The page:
- Avoid hard bristled toothbrushes. Use a soft bristled toothbrush and avoid brushing too vigorously as you’ll wear away the enamel on your teeth. Also avoid brushing your teeth back and forth as this can cause receding gums. Both of these things can increase the sensitivity of your teeth even more.
- Stop teeth grinding. Grinding your teeth or clenching your teeth can damage enamel, so if you find that you are doing this, look into getting a mouthguard to wear at night. A visit to your dentist can help address this issue.
- Keep up good brushing habits. You should be brushing for at least two minutes twice a day, and flossing regularly! You should make sure you clean every tooth and use the correct brushing techniques.
- Maintain regular dental check ups. Dental check ups should be a priority for general dental health, but it’s also important to make sure that any signs of tooth sensitivity can be diagnosed as early as possible to help minimise the damage. Your dentist can also treat the affected teeth with special desensitising products such as fluoride gels, rinses or varnishes to provide some protection.
- Limit teeth whitening products. At-home teeth whitening products contain abrasive ingredients that can increase the chances of tooth sensitivity. If you really want to use these products, it’s best to check in with your dentist first, or choose a professional tooth whitening alternative such as Ethos Brite.
- Drink plenty of water. Yet another great reason to drink plenty of water! The fluoride contained in tap water can help strengthen the enamel on your teeth and also protect against tooth decay. The stronger the enamel on your teeth, the more you minimise tooth sensitivity.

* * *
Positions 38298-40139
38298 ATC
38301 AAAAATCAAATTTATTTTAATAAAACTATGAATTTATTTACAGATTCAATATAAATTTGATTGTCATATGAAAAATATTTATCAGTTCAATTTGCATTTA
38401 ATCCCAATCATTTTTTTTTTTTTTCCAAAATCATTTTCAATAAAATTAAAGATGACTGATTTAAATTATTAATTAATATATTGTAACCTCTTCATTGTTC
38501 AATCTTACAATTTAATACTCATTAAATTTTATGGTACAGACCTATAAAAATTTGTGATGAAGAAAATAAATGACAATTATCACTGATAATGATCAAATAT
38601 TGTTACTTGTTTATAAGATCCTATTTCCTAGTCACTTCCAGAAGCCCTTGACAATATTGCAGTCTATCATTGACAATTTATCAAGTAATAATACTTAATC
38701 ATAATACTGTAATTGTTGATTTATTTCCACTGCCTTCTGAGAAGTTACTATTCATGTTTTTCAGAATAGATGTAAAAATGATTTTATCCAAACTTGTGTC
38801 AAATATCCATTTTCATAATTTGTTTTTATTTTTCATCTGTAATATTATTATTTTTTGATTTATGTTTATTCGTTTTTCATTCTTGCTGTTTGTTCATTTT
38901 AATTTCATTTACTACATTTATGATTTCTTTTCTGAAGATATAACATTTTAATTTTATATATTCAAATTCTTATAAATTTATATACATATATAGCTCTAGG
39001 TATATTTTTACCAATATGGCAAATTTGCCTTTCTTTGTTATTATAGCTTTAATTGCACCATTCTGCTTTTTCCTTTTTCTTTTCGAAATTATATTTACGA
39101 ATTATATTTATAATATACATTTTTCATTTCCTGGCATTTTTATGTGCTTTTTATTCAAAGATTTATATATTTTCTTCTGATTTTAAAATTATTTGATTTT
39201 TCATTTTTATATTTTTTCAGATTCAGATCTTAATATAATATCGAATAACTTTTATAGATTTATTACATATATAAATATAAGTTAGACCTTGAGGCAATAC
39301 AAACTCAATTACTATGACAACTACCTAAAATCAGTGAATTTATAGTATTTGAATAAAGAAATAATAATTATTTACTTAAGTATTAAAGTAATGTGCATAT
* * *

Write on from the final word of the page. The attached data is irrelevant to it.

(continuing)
Can you get braces with sensitive teeth?
Braces and aligners do put some pressure on your teeth, however if you follow the tips listed above, you can avoid unnecessary discomfort. You may notice a higher level of sensitivity than normal at the start of treatment, but this will normally subside over three or four days. During this time, you may alleviate any discomfort with over-the-counter pain medication, soft comfort foods and rest.
Does Invisalign cause sensitive teeth?
While it is normal to feel slight pressure on your teeth during Invisalign treatment, research actually indicates that wearing Invisalign clear aligners can make your teeth less susceptible to sensitivity. You may feel a loose feeling with your teeth during or right after completion of Invisalign treatment. However, this usually settles down within the first few weeks.
If you are concerned about tooth sensitivity before, during or after orthodontic treatment, speak to the friendly Ethos team today. We can work on your treatment plan to help reduce tooth sensitivity and help you reach your perfect smile with minimal discomfort.